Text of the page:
In the last month, the Food and Drug Administration (FDA) has issued two separate safety warnings involving the type 2 diabetes drug Invokana (canagliflozin).
On May 18, 2016, and FDA alert reported that patients in a clinical trial studying Janssen Pharmaceuticals’ Invokana and Invokamet, a combination drug containing canagliflozin, were about twice as likely to undergo amputations as patients taking a placebo.
In the alert, the FDA said that the equivalent of five of every 1,000 patients taking a 300-milligram daily dose of the active ingredient canagliflozin needed amputations, according to Law360. In addition, the equivalent of seven of every 1,000 patients taking a 100-milligram daily dose needed amputations, compared with only three of every 1,000 patients taking a placebo.
The amputations affected toes, feet and legs. FDA officials said they are working to determine whether canagliflozin actually elevates the risk of amputation, but the agency reminds patients that they should not stop taking Invokana without first consulting a doctor. Properly controlling blood sugar is crucial for people with diabetes. “Patients taking [canagliflozin] should notify their health care professionals right away if they notice any new pain or tenderness, sores or ulcers, or infections in their legs or feet,” the FDA said. People with diabetes are already at risk of amputations because the disease can cause nerve damage and impair blood circulation, according to the Mayo Clinic.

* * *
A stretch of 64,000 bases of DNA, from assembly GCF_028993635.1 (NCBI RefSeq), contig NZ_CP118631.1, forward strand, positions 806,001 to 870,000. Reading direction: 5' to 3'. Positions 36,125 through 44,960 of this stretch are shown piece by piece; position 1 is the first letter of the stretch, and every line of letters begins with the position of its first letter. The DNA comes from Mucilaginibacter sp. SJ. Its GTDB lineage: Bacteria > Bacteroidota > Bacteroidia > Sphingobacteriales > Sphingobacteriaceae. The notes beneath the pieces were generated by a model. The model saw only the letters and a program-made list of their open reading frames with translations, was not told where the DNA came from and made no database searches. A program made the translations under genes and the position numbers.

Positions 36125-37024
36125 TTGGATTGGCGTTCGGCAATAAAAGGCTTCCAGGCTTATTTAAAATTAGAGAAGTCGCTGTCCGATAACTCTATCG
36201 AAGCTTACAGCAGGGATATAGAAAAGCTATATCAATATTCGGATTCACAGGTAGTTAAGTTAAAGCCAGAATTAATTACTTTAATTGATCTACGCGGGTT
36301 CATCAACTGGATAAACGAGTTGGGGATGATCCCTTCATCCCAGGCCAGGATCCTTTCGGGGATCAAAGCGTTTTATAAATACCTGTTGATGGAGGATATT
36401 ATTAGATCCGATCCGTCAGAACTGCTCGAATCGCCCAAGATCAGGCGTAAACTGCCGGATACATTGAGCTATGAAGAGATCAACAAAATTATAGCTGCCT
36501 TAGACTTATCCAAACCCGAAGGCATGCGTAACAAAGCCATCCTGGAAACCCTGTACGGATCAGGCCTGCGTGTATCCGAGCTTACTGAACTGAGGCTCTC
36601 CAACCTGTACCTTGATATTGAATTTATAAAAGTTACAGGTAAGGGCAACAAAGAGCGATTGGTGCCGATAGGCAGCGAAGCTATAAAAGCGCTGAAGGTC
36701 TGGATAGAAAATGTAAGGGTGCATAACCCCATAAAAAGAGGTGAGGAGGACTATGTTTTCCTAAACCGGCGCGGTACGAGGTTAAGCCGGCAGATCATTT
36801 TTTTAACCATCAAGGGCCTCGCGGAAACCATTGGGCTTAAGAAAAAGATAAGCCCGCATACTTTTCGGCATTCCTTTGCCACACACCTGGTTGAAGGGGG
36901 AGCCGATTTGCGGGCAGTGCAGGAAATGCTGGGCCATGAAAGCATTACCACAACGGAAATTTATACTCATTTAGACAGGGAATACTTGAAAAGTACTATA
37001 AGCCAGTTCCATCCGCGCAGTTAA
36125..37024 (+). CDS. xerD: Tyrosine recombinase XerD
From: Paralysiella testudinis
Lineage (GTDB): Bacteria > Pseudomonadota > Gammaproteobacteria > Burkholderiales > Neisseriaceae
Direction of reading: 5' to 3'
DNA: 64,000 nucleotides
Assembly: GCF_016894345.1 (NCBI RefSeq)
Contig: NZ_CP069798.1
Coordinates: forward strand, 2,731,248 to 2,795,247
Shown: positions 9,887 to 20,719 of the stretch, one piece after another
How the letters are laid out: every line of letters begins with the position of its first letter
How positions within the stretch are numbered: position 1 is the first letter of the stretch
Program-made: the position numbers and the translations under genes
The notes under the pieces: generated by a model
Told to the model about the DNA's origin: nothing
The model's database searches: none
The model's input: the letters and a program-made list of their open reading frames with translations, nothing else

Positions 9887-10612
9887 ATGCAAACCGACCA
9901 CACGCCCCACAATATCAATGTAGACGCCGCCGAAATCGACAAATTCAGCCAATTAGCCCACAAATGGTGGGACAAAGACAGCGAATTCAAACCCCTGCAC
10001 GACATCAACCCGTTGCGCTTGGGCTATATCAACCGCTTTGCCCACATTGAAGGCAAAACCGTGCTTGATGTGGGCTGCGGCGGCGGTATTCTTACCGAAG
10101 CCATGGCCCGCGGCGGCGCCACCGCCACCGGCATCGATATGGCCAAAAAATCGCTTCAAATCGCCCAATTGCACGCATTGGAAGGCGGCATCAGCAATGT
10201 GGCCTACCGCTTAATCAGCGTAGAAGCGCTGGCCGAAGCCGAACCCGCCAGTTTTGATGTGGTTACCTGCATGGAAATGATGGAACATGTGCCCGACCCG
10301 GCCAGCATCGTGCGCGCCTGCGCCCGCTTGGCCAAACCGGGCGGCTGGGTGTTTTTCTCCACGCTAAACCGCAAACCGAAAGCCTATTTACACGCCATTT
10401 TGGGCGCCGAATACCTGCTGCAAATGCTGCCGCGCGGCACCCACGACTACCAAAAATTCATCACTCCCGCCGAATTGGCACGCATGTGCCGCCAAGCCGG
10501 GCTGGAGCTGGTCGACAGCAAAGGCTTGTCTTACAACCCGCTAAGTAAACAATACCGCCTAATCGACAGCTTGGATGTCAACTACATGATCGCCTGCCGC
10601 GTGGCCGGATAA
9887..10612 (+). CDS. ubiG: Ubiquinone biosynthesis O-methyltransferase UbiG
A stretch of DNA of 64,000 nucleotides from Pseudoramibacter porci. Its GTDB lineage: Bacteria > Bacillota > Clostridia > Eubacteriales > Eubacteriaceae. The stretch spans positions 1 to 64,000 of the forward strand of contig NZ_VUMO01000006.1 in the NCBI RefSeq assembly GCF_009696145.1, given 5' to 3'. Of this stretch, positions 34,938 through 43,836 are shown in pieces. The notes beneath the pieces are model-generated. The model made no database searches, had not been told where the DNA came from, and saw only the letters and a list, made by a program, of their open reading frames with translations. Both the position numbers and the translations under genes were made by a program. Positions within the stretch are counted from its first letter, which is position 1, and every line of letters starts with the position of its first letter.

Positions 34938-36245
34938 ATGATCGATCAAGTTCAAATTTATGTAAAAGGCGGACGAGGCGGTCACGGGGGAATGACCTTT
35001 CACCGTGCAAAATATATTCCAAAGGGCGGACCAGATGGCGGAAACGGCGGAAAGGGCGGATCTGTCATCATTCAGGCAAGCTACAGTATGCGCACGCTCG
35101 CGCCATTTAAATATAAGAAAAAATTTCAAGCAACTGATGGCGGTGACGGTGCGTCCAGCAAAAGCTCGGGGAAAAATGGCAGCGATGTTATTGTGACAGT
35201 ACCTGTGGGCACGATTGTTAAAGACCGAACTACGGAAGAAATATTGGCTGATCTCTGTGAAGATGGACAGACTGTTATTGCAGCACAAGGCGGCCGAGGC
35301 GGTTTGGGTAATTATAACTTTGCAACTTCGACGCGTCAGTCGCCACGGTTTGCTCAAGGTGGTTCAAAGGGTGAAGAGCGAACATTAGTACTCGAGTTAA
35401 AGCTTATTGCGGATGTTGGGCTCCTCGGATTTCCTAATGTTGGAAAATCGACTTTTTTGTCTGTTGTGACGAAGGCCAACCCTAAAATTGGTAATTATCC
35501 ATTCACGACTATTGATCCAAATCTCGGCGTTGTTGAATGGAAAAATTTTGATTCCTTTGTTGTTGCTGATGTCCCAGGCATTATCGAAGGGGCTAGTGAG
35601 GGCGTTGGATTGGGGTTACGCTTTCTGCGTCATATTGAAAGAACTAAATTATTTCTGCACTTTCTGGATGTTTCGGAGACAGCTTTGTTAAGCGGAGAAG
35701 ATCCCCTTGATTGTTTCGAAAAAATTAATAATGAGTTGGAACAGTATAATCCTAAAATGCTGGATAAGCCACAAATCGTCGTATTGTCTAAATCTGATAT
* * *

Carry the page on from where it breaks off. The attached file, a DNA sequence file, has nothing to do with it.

The clinical trial is examining how canagliflozin affects cardiovascular health and has followed patients for 4.5 years. The trial is expected to continue. Another trial, which followed patients for nine months, did not find the same elevated risks of amputation, the FDA said.
Officials for Janssen Pharmaceuticals, the maker of Invokana and Invokamet, say they “remain confident that canagliflozin is an important treatment option for people with Type 2 diabetes,” according to Law360.
The other warning for Invokana came on June 14, when the FDA announced it would require stronger warnings that Invokana (canagliflozin) and other diabetes drugs can cause life-threatening kidney injuries. The warning also includes dapagliflozin, sold as Farxiga and Xigduo XR. The FDA said this medication could cause worse acute kidney injury than was previously thought.
The FDA noted that from March 2013 to October 2015, there were 101 confirmed cases of acute kidney injury, with one-fifth of those cases requiring hospitalization in intensive care. Four people died, Law360 reports.
The changes to the drug labels will “include information about acute kidney injury and added recommendations to minimize this risk,” the FDA said.
In an episode of acute kidney injury, the kidneys suddenly stop working. Symptoms include “decreased urine or swelling in the legs or feet,” the FDA said. The agency warned, though, that patients should not stop taking the medicine even if they suspect acute kidney injury, because of the risk of uncontrolled blood sugar. People with kidney symptoms should seek immediate medical attention.
In addition, the FDA recommends that doctors considering prescribing these drugs take into account the patient’s predisposal to kidney issues — “decreased blood volume; chronic kidney insufficiency; congestive heart failure” and other medications that may increase the risk through interaction.